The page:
Cuba reaffirms its willingness to collaborate with the US agricultural sector

Edited by Ed Newman
2024-02-21 09:05:01


Díaz-Canel in meeting with representatives of the US agricultural sector (

By Roberto Morejón

Trade delegation visits could be frequent between Cuba and the United States given their geographic proximity, although the blockade prevents this.

Nevertheless, the persistence of the important agricultural sector in that country to explore possible trade links stands out.

It does so in the midst of the thick legal net inherent to the siege and the harassment of any vestige of negotiation by legislators of alleged Cuban origin.

It is in this context that the visit to Havana of such an important group from the US agricultural sector, organised by NASDA, the National Association of US Departments of Agriculture, takes place.

While businessmen, farmers and other exponents of the North American agricultural industry have travelled to the Caribbean country on several occasions, this is the first time they have done so under the auspices of NASDA.

The Cubans highly value these efforts of northern growers to seek commercial bridges even with so many obstacles and knowing that, as they say, possible sales to the Caribbean archipelago would help business and create jobs there.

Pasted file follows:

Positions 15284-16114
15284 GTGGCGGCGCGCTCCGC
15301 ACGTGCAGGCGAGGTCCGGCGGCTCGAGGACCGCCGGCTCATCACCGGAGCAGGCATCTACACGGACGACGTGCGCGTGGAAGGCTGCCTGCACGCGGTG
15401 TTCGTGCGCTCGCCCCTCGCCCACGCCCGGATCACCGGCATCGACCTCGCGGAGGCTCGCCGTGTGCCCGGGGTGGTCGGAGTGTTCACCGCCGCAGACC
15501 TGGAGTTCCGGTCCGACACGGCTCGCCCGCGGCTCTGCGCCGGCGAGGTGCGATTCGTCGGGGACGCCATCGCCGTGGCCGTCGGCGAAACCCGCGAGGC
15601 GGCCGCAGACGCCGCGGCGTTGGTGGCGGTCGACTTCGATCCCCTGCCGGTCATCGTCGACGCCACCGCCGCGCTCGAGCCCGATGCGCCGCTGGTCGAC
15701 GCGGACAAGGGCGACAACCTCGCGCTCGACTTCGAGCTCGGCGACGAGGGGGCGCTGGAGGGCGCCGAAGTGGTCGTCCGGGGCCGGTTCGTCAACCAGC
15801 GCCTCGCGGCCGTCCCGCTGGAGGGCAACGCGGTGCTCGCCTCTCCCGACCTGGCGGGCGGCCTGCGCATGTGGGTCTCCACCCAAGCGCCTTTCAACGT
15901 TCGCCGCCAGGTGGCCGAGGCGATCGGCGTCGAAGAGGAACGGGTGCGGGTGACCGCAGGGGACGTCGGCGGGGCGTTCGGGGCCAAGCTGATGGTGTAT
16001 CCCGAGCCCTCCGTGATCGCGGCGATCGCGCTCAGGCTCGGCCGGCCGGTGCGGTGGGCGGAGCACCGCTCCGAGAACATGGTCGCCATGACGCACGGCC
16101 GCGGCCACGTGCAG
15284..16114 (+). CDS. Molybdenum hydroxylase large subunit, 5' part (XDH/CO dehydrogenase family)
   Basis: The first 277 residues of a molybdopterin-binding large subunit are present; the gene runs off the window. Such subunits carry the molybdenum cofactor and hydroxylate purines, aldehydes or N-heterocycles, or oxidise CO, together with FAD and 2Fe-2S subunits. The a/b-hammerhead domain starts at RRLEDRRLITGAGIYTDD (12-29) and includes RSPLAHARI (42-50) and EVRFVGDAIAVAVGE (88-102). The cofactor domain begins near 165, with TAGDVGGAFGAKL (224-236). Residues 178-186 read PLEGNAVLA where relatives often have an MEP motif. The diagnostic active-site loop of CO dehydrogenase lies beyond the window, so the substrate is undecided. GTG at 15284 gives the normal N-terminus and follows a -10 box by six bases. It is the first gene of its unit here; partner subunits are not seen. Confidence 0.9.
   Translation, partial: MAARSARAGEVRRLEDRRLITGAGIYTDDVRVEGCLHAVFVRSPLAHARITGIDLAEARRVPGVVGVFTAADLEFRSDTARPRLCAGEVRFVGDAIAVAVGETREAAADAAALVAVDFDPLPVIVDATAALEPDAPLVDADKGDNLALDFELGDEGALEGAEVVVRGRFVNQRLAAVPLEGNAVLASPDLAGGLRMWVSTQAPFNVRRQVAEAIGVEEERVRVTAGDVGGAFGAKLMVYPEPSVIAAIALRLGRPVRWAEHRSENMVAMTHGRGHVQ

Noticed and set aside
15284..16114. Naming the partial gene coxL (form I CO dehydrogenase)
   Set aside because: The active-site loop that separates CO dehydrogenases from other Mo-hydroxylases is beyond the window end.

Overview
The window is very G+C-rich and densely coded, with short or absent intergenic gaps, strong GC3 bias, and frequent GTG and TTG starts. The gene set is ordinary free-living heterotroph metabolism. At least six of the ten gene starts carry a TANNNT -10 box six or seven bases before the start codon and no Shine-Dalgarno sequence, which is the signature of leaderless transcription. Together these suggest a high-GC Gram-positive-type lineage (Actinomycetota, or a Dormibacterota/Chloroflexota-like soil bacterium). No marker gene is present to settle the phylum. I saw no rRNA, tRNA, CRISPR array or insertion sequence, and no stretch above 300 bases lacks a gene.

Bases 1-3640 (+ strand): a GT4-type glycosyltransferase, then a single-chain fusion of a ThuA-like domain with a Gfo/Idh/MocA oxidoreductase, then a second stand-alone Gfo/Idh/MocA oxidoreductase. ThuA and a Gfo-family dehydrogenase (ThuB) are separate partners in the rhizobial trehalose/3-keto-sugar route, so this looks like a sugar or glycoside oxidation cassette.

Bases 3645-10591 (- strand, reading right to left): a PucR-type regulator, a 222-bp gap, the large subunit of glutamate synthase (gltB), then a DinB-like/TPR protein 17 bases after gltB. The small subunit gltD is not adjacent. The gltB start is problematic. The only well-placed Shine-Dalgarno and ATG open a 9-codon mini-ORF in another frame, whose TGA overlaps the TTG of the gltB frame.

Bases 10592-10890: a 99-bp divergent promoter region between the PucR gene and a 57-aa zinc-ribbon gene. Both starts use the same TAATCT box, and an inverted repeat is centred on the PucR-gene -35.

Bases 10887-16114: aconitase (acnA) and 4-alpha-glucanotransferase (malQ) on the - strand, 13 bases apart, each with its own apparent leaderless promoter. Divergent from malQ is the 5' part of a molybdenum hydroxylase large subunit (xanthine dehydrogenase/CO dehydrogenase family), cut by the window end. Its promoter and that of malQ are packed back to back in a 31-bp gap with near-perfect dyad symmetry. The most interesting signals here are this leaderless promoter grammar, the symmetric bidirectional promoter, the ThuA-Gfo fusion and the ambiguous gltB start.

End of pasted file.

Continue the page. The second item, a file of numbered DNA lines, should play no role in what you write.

Cuba is a market of interest, but 80 percent of the agricultural area is managed by non-state actors, with around three thousand cooperatives.

Businessmen, farmers and officials who have visited Havana in the past, such as the participants in the fourth agricultural conference between the two countries in April 2023, have learned about this.It should be remembered that the activism of the farmers was decisive for the US Congress to pass a law allowing exports to Cuba in 2000.

However, the conditions under this instrument are detrimental, due to the manoeuvres of sectors opposed to bilateral cooperation.This peculiarity is well known to the Secretaries of Agriculture of several states visiting this capital, but they are also aware of the existence of a real potential for careful and mutually beneficial exchanges.

This has been noted by Paul Johnson, co-chair of the US Agriculture for Cuba coalition, now among the travellers.He acknowledges that agricultural relations between the two countries are insufficient and there is a willingness on both sides to do more.But, as Johnson said earlier in Havana, "we are missing opportunities and we are tired of missing them".


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